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The Transat bakerly

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From the land to the sea: the sailor's big divide

News from The Transat bakerly

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Mainsail damage, end of the race for Sebastien Josse and Mono60 Edmond de Rothschild

On Wednesday 4 May, just after midnight and whilst sailing off Cape Finisterre in 25 to 30 knots of north-easterly wind and in relatively manageable seas, Sebastian Josse suffered a violent gybe following a loss of control of the boat tiller. During this manoeuvre, the mainsail, the key sail and veritable boat engine at 160 m, was seriously damaged and rendered unusable. The sailor and the boat are not in danger, however racing competitively is no longer possible and so there is no appeal in racing...

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02 May
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Bye Bye Plymouth!

A low pressure front, synonymous with deteriorating conditions punctuated by a change of wind direction and speed as well as rain, was set to roll across the start zone for the Transat bakerly this Monday. These forecasts played out to perfection on the water with the sky and the sea merging into a very English grey monochrome when, at 14:30 GMT+1 on the dot, the 25 solo sailors set sail for New York. The atmosphere was also pretty lively off the breakwater, which protects Plymouth Sound, with a...

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01 May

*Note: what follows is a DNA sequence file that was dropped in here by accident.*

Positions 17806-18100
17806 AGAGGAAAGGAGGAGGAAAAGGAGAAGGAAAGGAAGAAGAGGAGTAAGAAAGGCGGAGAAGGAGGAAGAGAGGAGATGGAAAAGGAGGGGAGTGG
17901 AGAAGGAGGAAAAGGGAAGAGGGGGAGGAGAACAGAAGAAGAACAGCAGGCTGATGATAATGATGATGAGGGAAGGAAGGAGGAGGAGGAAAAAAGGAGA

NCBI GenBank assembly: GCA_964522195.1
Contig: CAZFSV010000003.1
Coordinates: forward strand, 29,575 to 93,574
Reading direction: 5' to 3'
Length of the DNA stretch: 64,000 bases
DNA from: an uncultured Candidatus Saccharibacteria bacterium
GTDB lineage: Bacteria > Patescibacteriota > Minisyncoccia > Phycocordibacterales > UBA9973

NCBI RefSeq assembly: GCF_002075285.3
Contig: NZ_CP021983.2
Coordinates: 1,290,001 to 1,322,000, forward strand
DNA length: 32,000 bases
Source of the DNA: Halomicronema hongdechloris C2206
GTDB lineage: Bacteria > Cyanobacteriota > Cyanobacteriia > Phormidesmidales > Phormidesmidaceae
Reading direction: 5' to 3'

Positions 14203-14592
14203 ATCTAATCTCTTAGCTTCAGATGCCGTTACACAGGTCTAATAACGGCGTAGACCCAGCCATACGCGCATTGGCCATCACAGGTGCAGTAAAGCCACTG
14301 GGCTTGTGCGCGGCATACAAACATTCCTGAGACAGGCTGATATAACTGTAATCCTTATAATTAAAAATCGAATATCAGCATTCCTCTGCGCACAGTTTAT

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North, South: via which face do you climb the North Atlantic?

It remains a valid question some 24 hours before the start of The Transat bakerly. Indeed, the weather situation appears to be somewhat clearer now, but the latest forecasts, analysed this morning, are complicating matters. The fleet is due to set sail tomorrow, Monday, at 14:30 GMT+1 from the typically English port of Plymouth bound for the skyscrapers of Manhattan. And, when people refer to the course, even in the month of May, the solo sailors tell of violent lows, a poor sea state and icebergs...

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29 April
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The Transat, the history of a giant

Created in 1960 by the RWYC (Royal Western Yacht Club), the mother of solo offshore racing has stood the test of time, changing its name on many occasions but with few alterations to the concept. Traditionally open to multihulls and monohulls, its course sets sail from the south of England, first Portsmouth, now Plymouth, to make for America's eastern seaboard and what was originally Newport, then Boston and today New York.

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28 April
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Gitana 16, 2016 version crafted by Gitana Team

Elegant and sleek, the Mono60 Edmond de Rothschild, alias Gitana 16, sports the eagle and the lion on her bow. Emblems of the family coat of arms, these kings of the animal world symbolise long term vision, power and excellence. Such virtues embody this modern, resolutely avant-gardist monohull designed for the Vendée Globe 2016-2017 (race start on 6 November) and developed around skipper Sébastien Josse by Gitana Team's specialists.

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26 April
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The Transat bakerly, an unmissable meeting for Sébastien Josse and Gitana Team

Last Sunday the Mono60 Edmond de Rothschild made the port of Plymouth (UK), which will host the start of the famous transatlantic race on Monday 2 May at 13:30 GMT. Now known as The Transat bakerly, the race is also switching destination. Indeed, following on from Newport and Boston, today it's New York, at the foot of Manhattan's skyscrapers, that the race finish will be decided. This will be the third time that Sébastien Josse has lined up for this very demanding course, against the winds and...

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